A lot of times, webmasters will buy multiple domains to take advantage of the possible variations of their specific keywords. This is fine as long as in doing so, the correct methodology is implemented. If I buy domain A and create content for it and then buy domain B and use the same content, I now have what is considered to be “duplicate content”. This is not to say that Google or Bing will necessarily penalize anyone for doing this, but there will certainly be ranking ramifications if your domain configurations are not set up optimally.
For instance, Google may decide to index content from one site, content from the other site and combine the results in the results pages. Link value tends to get split between all the different incarnations of your content and the site becomes less of an authority; completely diminishing all of your SEO efforts.
When it comes to duplicate content, most webmasters don’t realize the negative ramifications from it. There will usually not be any kind of “penalty” or “punishment” imposed by Google, but there will be the reduced effectiveness for their primary keyphrases.
How does one tackle the problem of duplicate content? The first option should always be to avoid having duplicate websites in the first place, but the main ways to remedy the situation are either; 301 permanent redirects from the duplicate domain to the preferred domain and the second (and probably the tougher) would be to just have two distinct websites with completely different content and goals. One website could be for your consumers and the other could speak to/sell to your business clients.
Business owners will often purchase multiple domains to take advantage of all of the keyword potential that is to be had. For example, a webmaster that sells horse shoes online (I’m sure there are some) could own www.horseshoes.com, www.Ilovehorses.com and www.mykingdomforahorse.com. In this example, there are different reasons that this webmaster/business owner owns these different URLs.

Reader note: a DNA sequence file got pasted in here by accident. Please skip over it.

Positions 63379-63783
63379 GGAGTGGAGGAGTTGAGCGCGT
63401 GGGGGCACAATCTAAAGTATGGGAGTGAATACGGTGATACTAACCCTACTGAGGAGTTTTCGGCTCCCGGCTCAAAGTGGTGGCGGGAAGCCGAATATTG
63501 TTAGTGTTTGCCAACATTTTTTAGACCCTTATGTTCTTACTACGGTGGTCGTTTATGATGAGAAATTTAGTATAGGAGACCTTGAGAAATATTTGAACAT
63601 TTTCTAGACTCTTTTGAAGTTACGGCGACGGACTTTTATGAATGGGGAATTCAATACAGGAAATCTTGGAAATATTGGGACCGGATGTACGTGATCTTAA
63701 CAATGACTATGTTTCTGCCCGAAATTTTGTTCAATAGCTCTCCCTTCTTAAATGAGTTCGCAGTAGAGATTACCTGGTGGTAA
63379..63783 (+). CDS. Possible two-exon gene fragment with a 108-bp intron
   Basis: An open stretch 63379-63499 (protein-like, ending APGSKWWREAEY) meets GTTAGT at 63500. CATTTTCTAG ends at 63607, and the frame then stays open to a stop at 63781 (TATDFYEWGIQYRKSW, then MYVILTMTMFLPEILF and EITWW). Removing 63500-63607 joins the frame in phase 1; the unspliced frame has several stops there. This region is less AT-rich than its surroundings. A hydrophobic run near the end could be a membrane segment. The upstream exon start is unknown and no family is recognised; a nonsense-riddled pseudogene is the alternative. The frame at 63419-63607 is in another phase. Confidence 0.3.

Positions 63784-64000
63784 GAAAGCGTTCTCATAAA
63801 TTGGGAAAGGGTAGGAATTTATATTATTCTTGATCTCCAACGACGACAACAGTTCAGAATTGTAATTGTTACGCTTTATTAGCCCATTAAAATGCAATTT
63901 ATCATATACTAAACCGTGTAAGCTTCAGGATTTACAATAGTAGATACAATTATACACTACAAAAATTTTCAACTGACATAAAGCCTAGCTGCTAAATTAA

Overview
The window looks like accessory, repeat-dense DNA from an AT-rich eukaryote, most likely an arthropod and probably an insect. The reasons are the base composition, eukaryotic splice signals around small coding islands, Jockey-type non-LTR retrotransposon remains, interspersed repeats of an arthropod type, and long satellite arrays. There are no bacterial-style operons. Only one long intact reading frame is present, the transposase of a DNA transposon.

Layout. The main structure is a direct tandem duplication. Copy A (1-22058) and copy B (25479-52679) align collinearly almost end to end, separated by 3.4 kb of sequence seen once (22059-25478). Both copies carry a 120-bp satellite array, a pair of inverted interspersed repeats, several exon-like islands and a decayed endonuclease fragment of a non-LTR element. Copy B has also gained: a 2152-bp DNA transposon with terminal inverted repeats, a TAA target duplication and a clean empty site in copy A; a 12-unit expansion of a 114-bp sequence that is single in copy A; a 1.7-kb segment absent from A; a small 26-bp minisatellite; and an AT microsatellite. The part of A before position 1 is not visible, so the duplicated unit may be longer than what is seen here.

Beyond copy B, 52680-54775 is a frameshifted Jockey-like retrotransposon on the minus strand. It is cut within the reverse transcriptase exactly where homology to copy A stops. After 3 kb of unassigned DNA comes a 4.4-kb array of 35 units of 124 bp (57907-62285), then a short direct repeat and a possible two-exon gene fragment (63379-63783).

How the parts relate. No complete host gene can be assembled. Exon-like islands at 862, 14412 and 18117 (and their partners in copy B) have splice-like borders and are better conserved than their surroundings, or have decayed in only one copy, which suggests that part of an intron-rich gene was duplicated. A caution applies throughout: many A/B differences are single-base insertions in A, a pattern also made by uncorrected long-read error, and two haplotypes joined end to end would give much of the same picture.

The first reason could be that they all represent completely different business entities and/or types of websites and the content on each one is distinctly different from the other one. The person that owns and/or operates these websites has no intention of ever combining or redirecting them anywhere else. They are all websites with completely unique objectives that just happen to have something to do with horses.
The second reason (and usually the most common) is that all of these websites have the same or similar content and all share the same purpose; to sell this business’s horseshoes online. The problems that can incur if not handled correctly is content filtering or, even worse, duplicate content penalties in the search engines. To avoid this, one can employ certain strategies.
Firstly, you can identify which domain you prefer to use as the main domain and simply redirect the other two URLs to it with a 301 redirect. The second and probably the least practical solution is to keep them all separate, but make sure there is absolutely no content overlap. Another scenario would be to use the rel=”canonical” tag which (as of December 15th, 2009) you can use across multiple websites. While the rel=”canonical” link element is seen as a hint and not an absolute directive, Google says that they do try to follow it where possible. This tag lets you set the preferred version of a domain with highly similar content and is used in the section of all non-canonical versions of the site.